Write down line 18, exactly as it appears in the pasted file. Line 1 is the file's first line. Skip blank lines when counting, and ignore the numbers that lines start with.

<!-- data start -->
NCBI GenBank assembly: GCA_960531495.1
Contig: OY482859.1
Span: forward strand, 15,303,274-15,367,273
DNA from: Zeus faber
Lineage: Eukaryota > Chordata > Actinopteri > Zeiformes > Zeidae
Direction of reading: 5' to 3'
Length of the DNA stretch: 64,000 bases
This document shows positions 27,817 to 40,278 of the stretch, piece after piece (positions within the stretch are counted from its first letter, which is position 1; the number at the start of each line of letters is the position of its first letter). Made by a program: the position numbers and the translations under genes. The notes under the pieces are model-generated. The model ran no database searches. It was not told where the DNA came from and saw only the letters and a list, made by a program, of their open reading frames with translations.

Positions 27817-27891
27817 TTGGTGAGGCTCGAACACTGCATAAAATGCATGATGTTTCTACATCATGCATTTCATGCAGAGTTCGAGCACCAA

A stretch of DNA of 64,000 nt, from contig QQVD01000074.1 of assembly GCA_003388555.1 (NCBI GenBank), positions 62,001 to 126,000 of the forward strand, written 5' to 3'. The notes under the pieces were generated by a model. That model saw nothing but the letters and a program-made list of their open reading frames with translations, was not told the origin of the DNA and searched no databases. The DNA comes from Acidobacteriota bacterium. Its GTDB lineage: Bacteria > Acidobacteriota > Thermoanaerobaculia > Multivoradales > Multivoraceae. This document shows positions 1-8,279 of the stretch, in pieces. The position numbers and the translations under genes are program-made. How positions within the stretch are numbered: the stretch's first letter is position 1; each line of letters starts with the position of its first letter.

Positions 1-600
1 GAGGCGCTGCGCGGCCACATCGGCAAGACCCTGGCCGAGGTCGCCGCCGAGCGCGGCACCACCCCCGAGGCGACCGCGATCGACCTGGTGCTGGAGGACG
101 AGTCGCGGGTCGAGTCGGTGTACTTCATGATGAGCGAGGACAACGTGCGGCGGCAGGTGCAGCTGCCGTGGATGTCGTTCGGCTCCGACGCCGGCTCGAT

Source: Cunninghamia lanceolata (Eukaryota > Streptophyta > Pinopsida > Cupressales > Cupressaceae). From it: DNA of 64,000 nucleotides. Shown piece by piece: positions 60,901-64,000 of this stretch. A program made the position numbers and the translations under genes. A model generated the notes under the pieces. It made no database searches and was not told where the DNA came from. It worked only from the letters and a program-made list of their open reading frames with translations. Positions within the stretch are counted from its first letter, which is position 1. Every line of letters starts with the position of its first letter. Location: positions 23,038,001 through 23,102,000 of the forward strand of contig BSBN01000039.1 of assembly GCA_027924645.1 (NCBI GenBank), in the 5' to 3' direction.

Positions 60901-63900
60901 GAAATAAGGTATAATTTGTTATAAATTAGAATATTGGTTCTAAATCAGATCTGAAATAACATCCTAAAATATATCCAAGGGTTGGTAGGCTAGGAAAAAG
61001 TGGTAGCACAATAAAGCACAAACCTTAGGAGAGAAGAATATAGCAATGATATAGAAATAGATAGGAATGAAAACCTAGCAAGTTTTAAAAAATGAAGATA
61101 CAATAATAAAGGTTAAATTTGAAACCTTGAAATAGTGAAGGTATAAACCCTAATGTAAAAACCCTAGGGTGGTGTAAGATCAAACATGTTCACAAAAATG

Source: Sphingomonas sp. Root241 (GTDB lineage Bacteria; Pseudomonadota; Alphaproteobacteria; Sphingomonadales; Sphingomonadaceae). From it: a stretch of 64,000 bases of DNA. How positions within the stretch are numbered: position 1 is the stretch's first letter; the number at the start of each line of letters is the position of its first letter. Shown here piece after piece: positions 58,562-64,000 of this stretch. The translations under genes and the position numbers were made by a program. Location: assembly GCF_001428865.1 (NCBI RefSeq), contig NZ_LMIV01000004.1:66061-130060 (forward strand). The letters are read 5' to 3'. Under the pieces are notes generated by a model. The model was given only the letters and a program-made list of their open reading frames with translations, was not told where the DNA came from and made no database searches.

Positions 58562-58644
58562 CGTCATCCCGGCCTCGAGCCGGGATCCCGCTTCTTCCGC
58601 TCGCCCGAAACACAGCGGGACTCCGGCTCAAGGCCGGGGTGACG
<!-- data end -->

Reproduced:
61001 TGGTAGCACAATAAAGCACAAACCTTAGGAGAGAAGAATATAGCAATGATATAGAAATAGATAGGAATGAAAACCTAGCAAGTTTTAAAAAATGAAGATA